Sunday, September 30, 2012

The Power of Touch

The most profound lessons come in the simplest packages.  The lesson learned: touch is a powerful tool to bond two people.  I had been out of town for three days supporting one of the older children in her activities. My youngest at the tender age of three was left home with siblings.  She seemed totally unaffected by my absence.  She was not clingy or teary.  Nevertheless, upon returning just in case she needed some extra nurturing, I decided to make a conscious effort to hold her, to hug her, to give kisses, to stroke her hair, to pat her as she walked by, to touch her arm when I was talking to her, to look at her when I passed her glass of milk.... Within a day she was returning me the favor.    Spontaneously she would exclaim, "Mom, I love you." Over the next two days, her little arms would wind themselves around my neck time and time again  to whisper in my ear "I love you."

I smiled because I had not been telling her "I love you." with every touch.  Yet, she understood love from every touch.  I remembered an experienced mother telling me that at one point as she struggled with one of her sons the thought came to her to "touch him."  So at every family meal while pouring all the glasses of water, she made a point to put her hand on his shoulder for those brief seconds behind his chair.  She reported "It made all the difference."

I wonder how many marriages would be sources of supreme trust, joy, and comfort if we would simply increased the frequency of touch with kindness and caring.  Can a masterpiece be wrought without the "touch of the Master's hand?"

IN THE KITCHEN:
There are no eggs in the house today.  Brainstorming what we have on hand and what could be done with them on the way home from church yielded the following list of goodies for the afternoon snacks:

Apple crisp
Egg-less chocolate cake with fudge sauce
No bake chocolate oatmeal cookies
Raw cookie dough without eggs


I suppose there are many other treats we could make but the children though of these.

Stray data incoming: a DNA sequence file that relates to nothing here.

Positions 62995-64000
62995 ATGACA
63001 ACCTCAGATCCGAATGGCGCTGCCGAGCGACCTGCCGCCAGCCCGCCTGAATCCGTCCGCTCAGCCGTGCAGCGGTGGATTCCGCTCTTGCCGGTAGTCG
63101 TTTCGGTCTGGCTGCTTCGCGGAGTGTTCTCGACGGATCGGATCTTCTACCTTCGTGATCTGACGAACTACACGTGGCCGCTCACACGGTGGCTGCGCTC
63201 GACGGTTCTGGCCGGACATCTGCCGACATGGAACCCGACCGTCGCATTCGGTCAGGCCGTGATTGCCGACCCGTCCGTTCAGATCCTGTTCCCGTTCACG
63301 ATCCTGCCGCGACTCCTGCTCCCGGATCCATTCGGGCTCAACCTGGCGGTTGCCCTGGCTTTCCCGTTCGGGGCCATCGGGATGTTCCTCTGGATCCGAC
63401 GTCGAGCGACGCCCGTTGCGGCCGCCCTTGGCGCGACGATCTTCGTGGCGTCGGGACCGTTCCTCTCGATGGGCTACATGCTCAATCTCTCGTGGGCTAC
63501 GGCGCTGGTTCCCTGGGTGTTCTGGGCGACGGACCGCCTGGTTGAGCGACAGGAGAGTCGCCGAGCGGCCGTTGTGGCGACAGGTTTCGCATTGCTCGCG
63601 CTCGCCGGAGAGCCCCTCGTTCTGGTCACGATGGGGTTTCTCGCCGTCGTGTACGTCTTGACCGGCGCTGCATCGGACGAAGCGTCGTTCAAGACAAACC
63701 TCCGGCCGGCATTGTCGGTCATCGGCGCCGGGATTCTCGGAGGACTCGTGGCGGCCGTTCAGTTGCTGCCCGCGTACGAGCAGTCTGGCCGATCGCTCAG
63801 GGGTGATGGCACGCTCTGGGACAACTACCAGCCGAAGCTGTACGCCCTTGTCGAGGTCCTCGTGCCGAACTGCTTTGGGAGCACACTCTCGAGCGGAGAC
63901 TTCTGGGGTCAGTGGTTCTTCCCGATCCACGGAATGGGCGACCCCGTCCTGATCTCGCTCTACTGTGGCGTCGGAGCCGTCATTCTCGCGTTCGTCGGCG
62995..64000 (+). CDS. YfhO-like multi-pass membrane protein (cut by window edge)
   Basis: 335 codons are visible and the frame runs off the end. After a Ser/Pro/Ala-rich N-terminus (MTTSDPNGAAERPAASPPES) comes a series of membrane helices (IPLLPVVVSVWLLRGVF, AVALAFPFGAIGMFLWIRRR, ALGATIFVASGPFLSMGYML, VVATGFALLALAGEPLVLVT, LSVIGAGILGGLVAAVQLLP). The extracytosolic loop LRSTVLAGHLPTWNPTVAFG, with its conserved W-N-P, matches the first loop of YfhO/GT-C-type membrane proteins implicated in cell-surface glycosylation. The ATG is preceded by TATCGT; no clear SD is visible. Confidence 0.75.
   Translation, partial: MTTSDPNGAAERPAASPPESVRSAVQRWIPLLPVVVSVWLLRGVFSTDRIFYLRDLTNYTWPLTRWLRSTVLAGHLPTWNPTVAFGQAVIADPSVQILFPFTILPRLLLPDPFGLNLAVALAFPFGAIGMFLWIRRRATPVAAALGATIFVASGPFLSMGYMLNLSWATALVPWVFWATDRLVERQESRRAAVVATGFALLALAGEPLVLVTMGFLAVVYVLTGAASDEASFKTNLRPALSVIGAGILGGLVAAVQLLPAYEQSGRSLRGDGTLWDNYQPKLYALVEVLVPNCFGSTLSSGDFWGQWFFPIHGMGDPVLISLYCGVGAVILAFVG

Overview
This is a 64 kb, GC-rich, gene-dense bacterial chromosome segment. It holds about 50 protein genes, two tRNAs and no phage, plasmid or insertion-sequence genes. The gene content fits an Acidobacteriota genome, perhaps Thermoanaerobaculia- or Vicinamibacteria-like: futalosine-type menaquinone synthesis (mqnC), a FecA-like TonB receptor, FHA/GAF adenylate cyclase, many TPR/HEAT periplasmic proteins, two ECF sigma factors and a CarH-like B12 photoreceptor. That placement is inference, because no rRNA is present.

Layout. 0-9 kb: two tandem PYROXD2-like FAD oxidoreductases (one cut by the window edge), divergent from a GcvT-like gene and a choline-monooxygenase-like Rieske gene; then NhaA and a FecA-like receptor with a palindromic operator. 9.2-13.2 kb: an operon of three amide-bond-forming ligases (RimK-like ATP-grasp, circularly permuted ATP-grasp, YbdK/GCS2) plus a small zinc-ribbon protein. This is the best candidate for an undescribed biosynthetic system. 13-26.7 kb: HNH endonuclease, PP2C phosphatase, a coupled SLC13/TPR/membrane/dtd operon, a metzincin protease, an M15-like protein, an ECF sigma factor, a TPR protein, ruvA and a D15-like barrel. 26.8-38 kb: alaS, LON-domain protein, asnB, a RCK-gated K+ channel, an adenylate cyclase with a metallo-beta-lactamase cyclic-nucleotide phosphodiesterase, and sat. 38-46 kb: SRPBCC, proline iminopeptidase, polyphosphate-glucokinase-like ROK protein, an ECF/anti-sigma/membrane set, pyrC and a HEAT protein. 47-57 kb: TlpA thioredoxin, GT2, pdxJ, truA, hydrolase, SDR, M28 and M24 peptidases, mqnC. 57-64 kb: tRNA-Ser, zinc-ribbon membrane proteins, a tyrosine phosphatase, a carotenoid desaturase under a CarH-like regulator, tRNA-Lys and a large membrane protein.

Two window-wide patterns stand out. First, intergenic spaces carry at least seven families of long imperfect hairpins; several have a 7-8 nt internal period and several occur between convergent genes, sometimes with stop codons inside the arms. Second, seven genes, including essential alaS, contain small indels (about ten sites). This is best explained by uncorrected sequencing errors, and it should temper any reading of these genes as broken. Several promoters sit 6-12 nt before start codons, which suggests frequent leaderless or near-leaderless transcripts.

I am glad they considered life full of opportunities not the lack thereof.

"Daddy, I cooked the broccoli!"/ Food for the Road

We held Sunday Dinner an hour and a half waiting for Dad to come home.  As soon as Dad appeared on the scene our 5 year old exclaimed, "Daddy, I cooked the broccoli and I didn't even cut myself!"
I smiled; the broccoli had big chunks of stem and little floweretts and one whole pan got eaten by the crew before Dad made it home.  We had to steam more for dinner.  Who can stifle the glee of a 5 year old?

Preparation: We spent 5 days on the road.  To prepare for those left at home as well as food to eat while traveling with six children, we baked bread and froze loaves, baked and froze muffins, baked a large batch of samosa's (little potato pies), froze the remaining half of birthday cake in 3 inch squares for the 14 year old to snack on when he came home from school, and left a large bowl of leftovers for the teenagers.   Everything worked well.  The samosa's were the biggest hit on the road - filling and savory even cold. This proved very useful when we were stranded while a new transmission was installed.  The grocery options were expensive, greasy, and not very nutritious.  The restaurant option nearby were very expensive.  Samosas were inexpensive, homemade, savory, and nutritious.

Restaurants:  We went to lunch at a Mexican Restaurant for Labor day to celebrate a birthday.  We invited a friend to join us.  I smiled when the friend asked my son, "How do you like Mexican food?"  He replied, "I don't know I've never had it before." Then proceeded to clean his plate spotless.  I thought it a great example of the rhyme my Mom chimed to us "Try it you might like it!"   We all loved the excursion.


Recipes:

Samosas
5 pounds of potatoes, washed, peeled (or not if you like), and diced
1 cup frozen gren peas
1 cup frozen baby lima beans (optional add in, peanuts, or other beans or other vegetable chuncks)
1 tsp salt
1 tsp Mrs. Dash
1 tsp Montreal Chicken.

Pizza Dough
3 cups warm water
3 TBS yeast
1 TBS sugar
1 TBS salt
6 TBS oil
7- 1/2 cups flour white or whole wheat

Mix all together.

Boil potatoes in enough water to cover for 5 minutes or until tender to a fork.  Remove from water, stir in frozen vegetables, add spices.  Make pizza dough. roll pizza dough thin in a large rectangular shape.  Cut the rolled out dough with a pizza cutter into rectangles, squares, and small triangles about 2 inches by 3 inches. Spoon 2 Tablespoons of the potato mixture onto each dough shape.  Bring up the sides and corners and pinch them together over the top of the filling.  Bake for 12-15 minutes in an oven heated to 350 degrees.


Sunday, September 2, 2012

Delightful Sunday

We enjoyed visiting and just being together after our Sunday dinner of pork loin roast, mashed potatoes, gravy,  steamed carrots and broccoli, green salad and ice cream. The relaxed conversation lasted for three plus hours.  We read family histories detailing more difficult times when luxuries were scarce, articles encouraging us to protect our freedoms by example and civil discourse, and played name that tune while the big girls styled the little girl's hair.

The best moments came with our after dinner snack of gluten free peanut butter cookies.

Here is the recipe:

1 cup peanut butter
1 cup sugar
1 egg

Mix together, bake 10-12 minutes, let cool before trying to eat.  The are more crumbly hot.

I thought the cookie excellent.  Leaving flour and butter out as called for in a conventional recipe conserves calories while satisfying a sweet tooth.